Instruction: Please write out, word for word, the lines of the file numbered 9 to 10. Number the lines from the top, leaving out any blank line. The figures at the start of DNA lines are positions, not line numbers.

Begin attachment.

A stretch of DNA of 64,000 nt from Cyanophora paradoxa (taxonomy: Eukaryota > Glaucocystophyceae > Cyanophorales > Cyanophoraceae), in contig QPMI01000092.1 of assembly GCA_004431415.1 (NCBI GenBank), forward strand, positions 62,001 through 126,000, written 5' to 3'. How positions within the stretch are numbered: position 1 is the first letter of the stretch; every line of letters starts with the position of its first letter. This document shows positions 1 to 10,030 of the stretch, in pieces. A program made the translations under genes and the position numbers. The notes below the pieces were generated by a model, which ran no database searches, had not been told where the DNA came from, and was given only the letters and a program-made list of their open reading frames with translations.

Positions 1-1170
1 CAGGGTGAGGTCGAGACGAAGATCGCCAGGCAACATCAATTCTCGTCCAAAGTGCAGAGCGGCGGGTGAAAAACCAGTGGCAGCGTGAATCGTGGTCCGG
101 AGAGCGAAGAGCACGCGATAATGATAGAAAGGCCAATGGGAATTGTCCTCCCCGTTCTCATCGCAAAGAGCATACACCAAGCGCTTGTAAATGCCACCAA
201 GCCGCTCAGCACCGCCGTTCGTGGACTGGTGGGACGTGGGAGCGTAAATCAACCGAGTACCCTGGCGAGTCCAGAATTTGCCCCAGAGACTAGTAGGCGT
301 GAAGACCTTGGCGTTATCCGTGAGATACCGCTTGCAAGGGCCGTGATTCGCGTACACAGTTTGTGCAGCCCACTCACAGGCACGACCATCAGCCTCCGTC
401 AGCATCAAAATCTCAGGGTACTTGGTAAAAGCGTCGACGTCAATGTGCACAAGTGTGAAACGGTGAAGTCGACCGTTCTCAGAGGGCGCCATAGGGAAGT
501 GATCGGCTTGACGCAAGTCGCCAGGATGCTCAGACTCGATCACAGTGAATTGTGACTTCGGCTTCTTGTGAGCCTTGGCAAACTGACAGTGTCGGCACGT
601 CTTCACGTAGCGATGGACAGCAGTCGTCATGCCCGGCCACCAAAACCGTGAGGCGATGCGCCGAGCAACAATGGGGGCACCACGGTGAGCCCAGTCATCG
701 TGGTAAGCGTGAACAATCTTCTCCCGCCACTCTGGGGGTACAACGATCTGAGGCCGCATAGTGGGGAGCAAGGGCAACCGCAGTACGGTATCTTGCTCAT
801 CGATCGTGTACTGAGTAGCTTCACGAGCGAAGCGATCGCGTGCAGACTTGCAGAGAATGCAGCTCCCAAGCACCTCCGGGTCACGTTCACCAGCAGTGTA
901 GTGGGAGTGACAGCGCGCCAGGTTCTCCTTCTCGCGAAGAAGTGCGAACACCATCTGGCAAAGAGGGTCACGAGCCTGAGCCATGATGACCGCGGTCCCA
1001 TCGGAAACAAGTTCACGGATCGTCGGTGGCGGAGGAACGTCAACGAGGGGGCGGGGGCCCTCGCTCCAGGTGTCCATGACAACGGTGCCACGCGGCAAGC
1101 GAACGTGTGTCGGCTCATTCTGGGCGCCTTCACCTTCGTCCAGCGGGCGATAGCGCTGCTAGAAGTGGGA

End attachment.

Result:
601 CTTCACGTAGCGATGGACAGCAGTCGTCATGCCCGGCCACCAAAACCGTGAGGCGATGCGCCGAGCAACAATGGGGGCACCACGGTGAGCCCAGTCATCG
701 TGGTAAGCGTGAACAATCTTCTCCCGCCACTCTGGGGGTACAACGATCTGAGGCCGCATAGTGGGGAGCAAGGGCAACCGCAGTACGGTATCTTGCTCAT